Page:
Add like
Add dislike
Add to saved papers

Secular trends of epidemiologic patterns of chronic kidney disease over three decades: an updated analysis of the Global Burden of Disease Study 2019.

BMJ Open 2023 March 18
OBJECTIVES: To assess the characteristics of the global death burden imposed by chronic kidney disease (CKD) and the attributable risk factors from 1990 to 2019 to help inform a framework for policy discussions, resource allocation and research priorities.

DESIGN: A population-based observational study.

SETTING: The death data and relative risk factors were obtained from the Global Burden of Disease (GBD) Study 2019 database.

MAIN OUTCOME MEASURES: Based on the GBD database, we estimated the death burden attributable to CKD stratified by sociodemographic index (SDI), geographic location, sex, age group, time period and risk factors from 1990 to 2019.

RESULTS: Over three decade study period, the global number of CKD-related deaths increased from 0.60 million (95% uncertainty interval (UI): 0.57-0.63 million) in 1990 to 1.43 million (95% UI: 1.31-1.52 million) in 2019. The age-standardised death rate (ASDR) of CKD, among all causes, increased from 15th in 1990 to 10th in 2019. Globally, the ASDR in males was higher than that in females. CKD-related deaths mainly occurred in those aged over 50 years, especially in regions with higher SDIs. The ASDR was negatively related to SDI (ρ=-0.603, p<0.0001). Among risk factors, metabolic risk factors, especially systolic blood pressure, fasting plasma glucose and body mass index, were the main contributors to CKD-related deaths. Although the high-temperature-related death burden was low, the trend increased sharply in lower SDI regions.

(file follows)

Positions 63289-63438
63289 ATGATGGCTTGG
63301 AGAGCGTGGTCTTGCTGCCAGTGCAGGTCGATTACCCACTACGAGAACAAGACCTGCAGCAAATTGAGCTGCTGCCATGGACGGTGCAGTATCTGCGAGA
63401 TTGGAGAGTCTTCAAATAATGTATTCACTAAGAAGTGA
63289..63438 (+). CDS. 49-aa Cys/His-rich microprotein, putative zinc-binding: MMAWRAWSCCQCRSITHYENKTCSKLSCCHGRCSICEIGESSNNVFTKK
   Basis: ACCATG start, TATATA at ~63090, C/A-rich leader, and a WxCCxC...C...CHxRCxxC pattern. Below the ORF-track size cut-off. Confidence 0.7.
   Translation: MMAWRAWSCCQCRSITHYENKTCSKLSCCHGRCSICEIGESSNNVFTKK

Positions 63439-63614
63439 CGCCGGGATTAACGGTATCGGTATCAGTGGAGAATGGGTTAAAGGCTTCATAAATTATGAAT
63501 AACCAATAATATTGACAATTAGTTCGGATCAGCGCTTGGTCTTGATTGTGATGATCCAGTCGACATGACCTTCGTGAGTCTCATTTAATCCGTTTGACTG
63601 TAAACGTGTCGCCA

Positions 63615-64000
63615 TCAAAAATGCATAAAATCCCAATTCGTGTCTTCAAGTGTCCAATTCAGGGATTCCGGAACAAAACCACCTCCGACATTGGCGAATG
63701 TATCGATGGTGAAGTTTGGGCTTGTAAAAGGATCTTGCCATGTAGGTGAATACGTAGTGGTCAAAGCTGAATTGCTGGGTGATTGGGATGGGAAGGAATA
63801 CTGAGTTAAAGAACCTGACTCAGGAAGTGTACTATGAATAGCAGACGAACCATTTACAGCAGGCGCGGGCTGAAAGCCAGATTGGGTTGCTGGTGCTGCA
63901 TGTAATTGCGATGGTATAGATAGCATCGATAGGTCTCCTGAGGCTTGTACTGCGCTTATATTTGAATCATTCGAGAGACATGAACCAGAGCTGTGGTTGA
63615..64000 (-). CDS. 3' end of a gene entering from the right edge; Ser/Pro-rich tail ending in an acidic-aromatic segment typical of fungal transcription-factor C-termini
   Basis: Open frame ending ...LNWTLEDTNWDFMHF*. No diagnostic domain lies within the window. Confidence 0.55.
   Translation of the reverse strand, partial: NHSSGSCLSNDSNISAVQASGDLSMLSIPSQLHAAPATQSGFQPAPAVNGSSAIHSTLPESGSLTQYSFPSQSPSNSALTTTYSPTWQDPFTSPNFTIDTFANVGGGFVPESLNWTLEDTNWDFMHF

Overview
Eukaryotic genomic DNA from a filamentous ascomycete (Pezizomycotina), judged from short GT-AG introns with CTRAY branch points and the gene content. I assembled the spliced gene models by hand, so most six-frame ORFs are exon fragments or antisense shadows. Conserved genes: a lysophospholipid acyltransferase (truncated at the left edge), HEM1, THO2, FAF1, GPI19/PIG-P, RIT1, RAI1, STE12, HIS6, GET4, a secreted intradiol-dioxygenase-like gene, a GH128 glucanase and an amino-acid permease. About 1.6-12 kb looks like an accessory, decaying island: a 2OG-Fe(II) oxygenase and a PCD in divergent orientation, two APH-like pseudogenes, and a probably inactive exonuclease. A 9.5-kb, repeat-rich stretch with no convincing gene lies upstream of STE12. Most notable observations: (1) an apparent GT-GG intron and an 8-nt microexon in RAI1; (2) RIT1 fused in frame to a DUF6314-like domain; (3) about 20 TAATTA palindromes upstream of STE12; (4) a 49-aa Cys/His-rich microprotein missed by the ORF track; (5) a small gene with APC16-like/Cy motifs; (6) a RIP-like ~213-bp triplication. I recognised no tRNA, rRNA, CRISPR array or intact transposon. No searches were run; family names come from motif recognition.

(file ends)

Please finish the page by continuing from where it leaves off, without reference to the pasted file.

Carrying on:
CONCLUSIONS: CKD-related deaths continue to increase, with the majority occurring in elderly adults. The CKD-related death burden is higher in males than in females. Additionally, the increasing high-temperature-related death burdens in lower SDI regions should receive social attention.

Full text links

For the best experience, use the Read mobile app

Group 7SearchHeart failure treatmentPapersTopicsCollectionsEffects of Sodium-Glucose Cotransporter 2 Inhibitors for the Treatment of Patients With Heart Failure Importance: Only 1 class of glucose-lowering agents-sodium-glucose cotransporter 2 (SGLT2) inhibitors-has been reported to decrease the risk of cardiovascular events primarily by reducingSeptember 1, 2017: JAMA CardiologyAssociations of albuminuria in patients with chronic heart failure: findings in the ALiskiren Observation of heart Failure Treatment study.CONCLUSIONS: Increased UACR is common in patients with heart failure, including non-diabetics. Urinary albumin creatininineJul, 2011: European Journal of Heart FailureRandomized Controlled TrialEffects of Liraglutide on Clinical Stability Among Patients With Advanced Heart Failure and Reduced Ejection Fraction: A Randomized Clinical Trial.Review

Get seemless 1-tap access through your institution/university

For the best experience, use the Read mobile app

Read by QxMD is copyright © 2021 QxMD Software Inc. All rights reserved. By using this service, you agree to our terms of use and privacy policy.

You can now claim free CME credits for this literature searchClaim now

Get seemless 1-tap access through your institution/university

For the best experience, use the Read mobile app